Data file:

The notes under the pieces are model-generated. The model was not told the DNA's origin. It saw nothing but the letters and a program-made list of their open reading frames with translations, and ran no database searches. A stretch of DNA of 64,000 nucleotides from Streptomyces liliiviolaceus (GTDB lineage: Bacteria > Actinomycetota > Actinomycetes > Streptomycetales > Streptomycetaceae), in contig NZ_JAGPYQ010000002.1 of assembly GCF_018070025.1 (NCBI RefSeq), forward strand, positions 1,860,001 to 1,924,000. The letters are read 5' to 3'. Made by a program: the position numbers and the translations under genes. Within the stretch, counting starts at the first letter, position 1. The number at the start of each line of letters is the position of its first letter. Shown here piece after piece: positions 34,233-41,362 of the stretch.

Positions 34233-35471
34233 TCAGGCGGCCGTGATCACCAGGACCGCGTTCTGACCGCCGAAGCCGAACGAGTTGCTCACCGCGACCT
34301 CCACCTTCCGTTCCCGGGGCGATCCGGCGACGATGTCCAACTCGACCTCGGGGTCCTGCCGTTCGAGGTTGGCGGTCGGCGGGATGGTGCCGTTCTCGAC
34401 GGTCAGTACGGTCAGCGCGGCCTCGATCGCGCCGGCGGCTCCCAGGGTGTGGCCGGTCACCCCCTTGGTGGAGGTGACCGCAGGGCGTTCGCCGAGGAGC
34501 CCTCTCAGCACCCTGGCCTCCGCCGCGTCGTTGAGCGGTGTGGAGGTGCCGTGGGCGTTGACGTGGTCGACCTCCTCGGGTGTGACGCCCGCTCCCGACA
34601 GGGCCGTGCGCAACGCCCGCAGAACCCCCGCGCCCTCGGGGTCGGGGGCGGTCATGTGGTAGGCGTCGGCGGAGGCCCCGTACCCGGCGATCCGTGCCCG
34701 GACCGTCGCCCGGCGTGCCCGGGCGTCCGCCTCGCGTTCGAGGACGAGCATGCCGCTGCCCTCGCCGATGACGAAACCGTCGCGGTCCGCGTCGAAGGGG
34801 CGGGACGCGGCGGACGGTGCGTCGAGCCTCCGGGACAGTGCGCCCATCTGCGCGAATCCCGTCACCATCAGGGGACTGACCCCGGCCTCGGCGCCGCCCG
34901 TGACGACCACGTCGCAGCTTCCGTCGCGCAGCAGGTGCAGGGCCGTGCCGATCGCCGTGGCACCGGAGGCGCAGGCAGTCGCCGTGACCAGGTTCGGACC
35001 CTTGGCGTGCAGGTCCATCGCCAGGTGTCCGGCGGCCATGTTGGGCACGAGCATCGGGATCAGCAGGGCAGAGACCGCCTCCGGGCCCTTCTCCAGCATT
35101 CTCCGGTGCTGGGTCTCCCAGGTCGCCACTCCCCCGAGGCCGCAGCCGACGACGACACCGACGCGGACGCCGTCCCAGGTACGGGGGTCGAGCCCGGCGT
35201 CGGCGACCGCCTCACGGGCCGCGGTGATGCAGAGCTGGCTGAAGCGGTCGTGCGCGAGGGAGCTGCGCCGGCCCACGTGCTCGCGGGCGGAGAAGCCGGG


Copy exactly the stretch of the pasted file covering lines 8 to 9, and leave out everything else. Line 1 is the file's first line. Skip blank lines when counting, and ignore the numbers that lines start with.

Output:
34701 GACCGTCGCCCGGCGTGCCCGGGCGTCCGCCTCGCGTTCGAGGACGAGCATGCCGCTGCCCTCGCCGATGACGAAACCGTCGCGGTCCGCGTCGAAGGGG
34801 CGGGACGCGGCGGACGGTGCGTCGAGCCTCCGGGACAGTGCGCCCATCTGCGCGAATCCCGTCACCATCAGGGGACTGACCCCGGCCTCGGCGCCGCCCG